To illustrate this I put together the following table using returns for the S&P 500 for the past 15 years. To make this example meaningful, I've also set up a distribution from the account at a rate of 6% per year. Though I've set the starting value at $100,000, the example is illustrative regardless of the amount.
The table uses S&P 500 returns for the last 15 years going forward on the left side, then uses these same returns, only in reverse order on the right side of the table. Let's take a look at the approximate midpoint of this timeframe (see highlighted numbers). The person experiencing the returns on the left side (years going forward) is probably suffering some anxiety. In contrast, the person that experiences the returns on the right side is probably euphoric. At the end of the 15 year period both have seen some ups and downs. But the person on the right side is clearly feeling quite safe as their balance is greater than their starting point. Not so for the person on the left.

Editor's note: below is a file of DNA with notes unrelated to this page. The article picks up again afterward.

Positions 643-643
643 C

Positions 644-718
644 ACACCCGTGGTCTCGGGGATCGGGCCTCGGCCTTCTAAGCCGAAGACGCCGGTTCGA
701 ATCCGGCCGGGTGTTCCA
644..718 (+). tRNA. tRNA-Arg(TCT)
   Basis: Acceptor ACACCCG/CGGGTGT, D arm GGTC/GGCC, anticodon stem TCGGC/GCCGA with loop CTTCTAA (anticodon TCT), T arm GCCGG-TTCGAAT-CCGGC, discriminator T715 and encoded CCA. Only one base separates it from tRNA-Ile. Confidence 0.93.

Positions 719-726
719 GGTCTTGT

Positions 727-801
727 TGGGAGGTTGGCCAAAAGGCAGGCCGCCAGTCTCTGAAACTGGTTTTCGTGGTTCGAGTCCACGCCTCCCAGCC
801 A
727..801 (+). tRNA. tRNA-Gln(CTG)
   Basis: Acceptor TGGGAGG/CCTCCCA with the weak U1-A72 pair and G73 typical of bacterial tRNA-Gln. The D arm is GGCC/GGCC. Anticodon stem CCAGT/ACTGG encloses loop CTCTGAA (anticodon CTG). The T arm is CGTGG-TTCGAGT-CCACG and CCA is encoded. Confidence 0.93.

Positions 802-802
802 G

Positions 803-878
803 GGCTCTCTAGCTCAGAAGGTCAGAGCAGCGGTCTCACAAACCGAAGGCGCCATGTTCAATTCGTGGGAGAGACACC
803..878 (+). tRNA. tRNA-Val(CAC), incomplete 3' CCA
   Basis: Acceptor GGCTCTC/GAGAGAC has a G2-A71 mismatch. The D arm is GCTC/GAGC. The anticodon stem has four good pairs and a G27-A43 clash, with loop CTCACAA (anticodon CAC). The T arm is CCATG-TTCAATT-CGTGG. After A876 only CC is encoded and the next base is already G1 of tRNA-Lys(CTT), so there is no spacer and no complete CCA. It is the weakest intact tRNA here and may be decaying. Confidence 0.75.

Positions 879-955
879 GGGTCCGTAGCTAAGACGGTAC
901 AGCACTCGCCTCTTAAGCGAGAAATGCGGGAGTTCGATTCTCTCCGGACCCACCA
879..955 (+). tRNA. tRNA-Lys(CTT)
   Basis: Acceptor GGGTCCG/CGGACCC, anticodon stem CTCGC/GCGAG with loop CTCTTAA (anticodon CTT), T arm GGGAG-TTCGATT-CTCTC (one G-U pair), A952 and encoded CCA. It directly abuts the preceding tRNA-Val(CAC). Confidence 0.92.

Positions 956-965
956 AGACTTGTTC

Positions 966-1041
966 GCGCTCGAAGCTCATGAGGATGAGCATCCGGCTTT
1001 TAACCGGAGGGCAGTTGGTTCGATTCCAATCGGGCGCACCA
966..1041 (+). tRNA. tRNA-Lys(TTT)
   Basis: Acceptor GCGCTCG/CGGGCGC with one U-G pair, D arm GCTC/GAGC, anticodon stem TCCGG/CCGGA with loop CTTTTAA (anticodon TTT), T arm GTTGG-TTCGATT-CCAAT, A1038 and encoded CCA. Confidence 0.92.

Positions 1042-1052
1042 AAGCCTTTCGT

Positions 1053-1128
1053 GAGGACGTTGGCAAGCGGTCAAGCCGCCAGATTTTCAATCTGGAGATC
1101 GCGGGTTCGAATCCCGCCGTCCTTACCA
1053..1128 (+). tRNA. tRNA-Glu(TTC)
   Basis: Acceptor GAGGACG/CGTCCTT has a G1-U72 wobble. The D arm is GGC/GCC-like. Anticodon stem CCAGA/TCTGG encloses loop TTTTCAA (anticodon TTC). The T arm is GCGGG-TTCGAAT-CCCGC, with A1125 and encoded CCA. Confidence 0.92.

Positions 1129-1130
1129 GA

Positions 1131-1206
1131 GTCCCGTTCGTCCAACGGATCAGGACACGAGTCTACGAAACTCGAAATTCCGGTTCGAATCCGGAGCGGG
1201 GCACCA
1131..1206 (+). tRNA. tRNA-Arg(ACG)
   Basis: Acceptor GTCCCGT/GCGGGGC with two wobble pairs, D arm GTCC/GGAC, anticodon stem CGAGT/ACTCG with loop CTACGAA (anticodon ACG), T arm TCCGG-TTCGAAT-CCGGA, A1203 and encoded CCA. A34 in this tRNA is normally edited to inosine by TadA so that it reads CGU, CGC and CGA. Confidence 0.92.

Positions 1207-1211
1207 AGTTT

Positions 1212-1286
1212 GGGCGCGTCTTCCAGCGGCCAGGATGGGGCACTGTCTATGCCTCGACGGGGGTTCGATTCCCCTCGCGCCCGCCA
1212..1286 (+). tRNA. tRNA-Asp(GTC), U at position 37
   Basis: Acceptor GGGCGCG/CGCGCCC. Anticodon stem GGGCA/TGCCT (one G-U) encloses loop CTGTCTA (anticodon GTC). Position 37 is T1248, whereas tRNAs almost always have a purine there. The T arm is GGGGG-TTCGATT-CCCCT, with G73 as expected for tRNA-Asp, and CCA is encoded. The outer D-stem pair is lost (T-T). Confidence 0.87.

We don't have control over the returns from the market, but there are a number of things we can control. The two most important areas that we can control is our spending in years where we encounter significant downturns, and equally important how we tactically adjust our investments to minimize the effects of significant downturns. When we approach retirement we need to establish guidelines on spending that give us some confidence that we can maintain a sustainable life style over a reasonable projection of our lives. With those guidelines in place we will be better prepared to make the tactical adjustments needed throughout various market cycles.